Into the Water by Paula Hawkins

In the last days before her death, Nel called her sister. Jules didn’t pick up the phone. Now Nell is dead. They say she jumped. And Jules has been dragged back to the one place she hoped she had escaped for good, to care for the teenage girl her sister left behind

This is Hawkins’ second novel following the incredible success of her debut, The Girl on the Train. She has a lot to live up to, so here’s hoping she pulls it off.

Release date: 2 May

If We Were Villains by M. Rio L.

On the day Oliver Marks is released from prison following a 10 year sentence for murder, he is greeted by the detective who put him behind bars. Detective Colborne is retiring, but before he does, he wants to know what really happened 10 years ago.

This debut novel has already been compared to Donna Tartt’s The Secret History, one of my favourite books, so I can’t wait to get my hands on it.

Release date: 1 May

Rebel Cities by Michael Rapport

This new non-fiction book tells the story of three cities in the eighteenth century: London, Paris and New York, taking in revolutions, political protest and war along the way.

I’m trying to read more non-fiction this year and Rapport’s new book appeals to my interest in the time when Romanticism met Industrial Revolution.

Release date: 4 May

Scribbles in the Margins by Daniel Gray

Another non-fiction book, Scribbles in the Margins offers 50 short essays of prose poetry dedicated to the joy of reading.

Poetry most definitely is not my thing, but it’s good to branch out in your reading every now and again – and I need no convincing of the delights of reading.

Release date: 18 May

Eleanor Oliphant is Completely Fine by Gail Honeyman

Eleanor Oliphant leads a simple life. She wears the same clothes to work every day, eats the same meal deal for lunch every day, and buys the same two bottles of vodka to drink every weekend. But one simple act of kindness is about to shatter the walls Eleanor has built around herself.

Honeyman’s debut novel has been described as both funny and heart-breaking, and I can’t wait to see if it lives up to the praise ‘the big word-of-mouth literary hit of the year’.

Release date: 18 May

Broken River by J. Robert Lennon

Karl, Eleanor and their daughter, Irina, arrive at their new house in upstate New York in the wake of Karl’s infidelity to start anew. 12-year-old Irina becomes obsessed with the brutal murders that occurred in the house years earlier. And, secretly, so does her mother.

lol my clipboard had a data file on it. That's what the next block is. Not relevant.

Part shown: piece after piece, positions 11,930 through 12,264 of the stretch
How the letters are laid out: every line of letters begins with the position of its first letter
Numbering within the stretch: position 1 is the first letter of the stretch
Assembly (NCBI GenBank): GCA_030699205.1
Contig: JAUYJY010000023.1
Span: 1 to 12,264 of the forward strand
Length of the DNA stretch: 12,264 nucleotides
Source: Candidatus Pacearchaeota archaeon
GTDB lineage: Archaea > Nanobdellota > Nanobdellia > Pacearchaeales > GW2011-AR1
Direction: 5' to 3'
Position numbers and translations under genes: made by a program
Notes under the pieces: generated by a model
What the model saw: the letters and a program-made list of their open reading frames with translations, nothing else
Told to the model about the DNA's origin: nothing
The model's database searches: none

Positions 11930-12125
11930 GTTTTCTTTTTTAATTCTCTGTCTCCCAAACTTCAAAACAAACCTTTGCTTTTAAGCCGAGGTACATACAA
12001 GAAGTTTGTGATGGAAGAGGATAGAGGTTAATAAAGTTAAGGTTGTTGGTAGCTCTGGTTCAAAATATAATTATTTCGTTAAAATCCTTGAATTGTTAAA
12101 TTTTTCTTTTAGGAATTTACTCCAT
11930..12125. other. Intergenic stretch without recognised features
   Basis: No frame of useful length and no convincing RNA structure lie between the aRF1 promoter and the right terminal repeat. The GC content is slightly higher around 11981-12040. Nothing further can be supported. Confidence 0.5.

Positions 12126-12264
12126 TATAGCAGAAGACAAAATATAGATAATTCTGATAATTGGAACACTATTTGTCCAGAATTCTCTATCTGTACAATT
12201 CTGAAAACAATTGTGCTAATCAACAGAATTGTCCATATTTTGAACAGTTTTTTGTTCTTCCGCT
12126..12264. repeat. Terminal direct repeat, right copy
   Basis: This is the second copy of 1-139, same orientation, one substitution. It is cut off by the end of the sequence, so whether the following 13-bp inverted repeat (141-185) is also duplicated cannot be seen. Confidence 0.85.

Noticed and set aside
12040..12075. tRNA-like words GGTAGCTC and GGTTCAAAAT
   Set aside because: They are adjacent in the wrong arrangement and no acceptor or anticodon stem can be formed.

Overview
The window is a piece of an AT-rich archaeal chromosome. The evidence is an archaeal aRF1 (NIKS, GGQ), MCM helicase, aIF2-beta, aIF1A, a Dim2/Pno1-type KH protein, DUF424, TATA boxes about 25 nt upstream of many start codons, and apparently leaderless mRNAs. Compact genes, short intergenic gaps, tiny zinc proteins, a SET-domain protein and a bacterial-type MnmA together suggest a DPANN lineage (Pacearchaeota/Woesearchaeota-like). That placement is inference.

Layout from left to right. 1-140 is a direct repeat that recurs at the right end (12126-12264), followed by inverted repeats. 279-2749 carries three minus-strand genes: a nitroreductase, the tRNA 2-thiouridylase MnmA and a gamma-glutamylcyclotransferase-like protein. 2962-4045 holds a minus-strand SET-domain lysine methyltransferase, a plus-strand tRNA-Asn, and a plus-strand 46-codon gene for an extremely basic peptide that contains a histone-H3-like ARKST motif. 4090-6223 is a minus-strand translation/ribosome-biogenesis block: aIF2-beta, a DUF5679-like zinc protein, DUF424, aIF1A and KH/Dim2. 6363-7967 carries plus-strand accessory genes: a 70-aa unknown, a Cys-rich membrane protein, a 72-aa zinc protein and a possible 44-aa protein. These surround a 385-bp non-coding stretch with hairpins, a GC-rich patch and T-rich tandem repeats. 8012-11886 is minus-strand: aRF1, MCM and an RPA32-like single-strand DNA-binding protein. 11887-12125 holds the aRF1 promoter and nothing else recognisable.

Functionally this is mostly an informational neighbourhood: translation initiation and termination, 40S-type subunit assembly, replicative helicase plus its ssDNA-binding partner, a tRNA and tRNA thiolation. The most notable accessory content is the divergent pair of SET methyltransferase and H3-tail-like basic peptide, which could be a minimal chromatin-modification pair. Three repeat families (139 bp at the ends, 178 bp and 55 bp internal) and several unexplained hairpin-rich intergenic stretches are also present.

Psychological thriller is one of my favourite genres and this book promises to be both suspenseful and scary.

Release date: 16 May

Queer City by Peter Ackroyd

Ackroyd, preeminent chronicler of London, looks at the metropolis through the history and experiences of its gay population, from the Romans to the present day.

I’m always eager to learn more about London and this ‘hidden history’ sounds fascinating and intriguing.

Release date: 25 May

House of Names by Colm Tóibín

On the day of his daughter’s wedding, Agamemnon orders her sacrifice. His daughter is led to her death, and Agamemnon leads his army into battle, where he is rewarded with glorious victory. Three years later, he returns home to discover his murderous action has set the entire family on a path of violence.

This is a retelling of an ancient Greek myth, a book that promises to be dramatic and bloody.

Release date: 18 May

Beneath a Scarlet Sky by Mark Sullivan

Pino Lella is a normal Italian teenager; he wants nothing to do with the war or the Nazis. But when his family home is destroyed, he joins an underground railroad helping Jews escape over the Alps.

This novel is based on the true story of a forgotten hero and has been billed for fans of All the Light We Cannot See.

Release date: 1 May

Assassin’s Fate by Robin Hobb

This is the final book in the Fitz and the Fool trilogy, and the ninth book featuring Fitzchivalry Farseer.

Hobb is an incredible fantasy writer and her books are some of the best I’ve ever read, so I can’t wait to get my hands on this one.

Release date: 4 May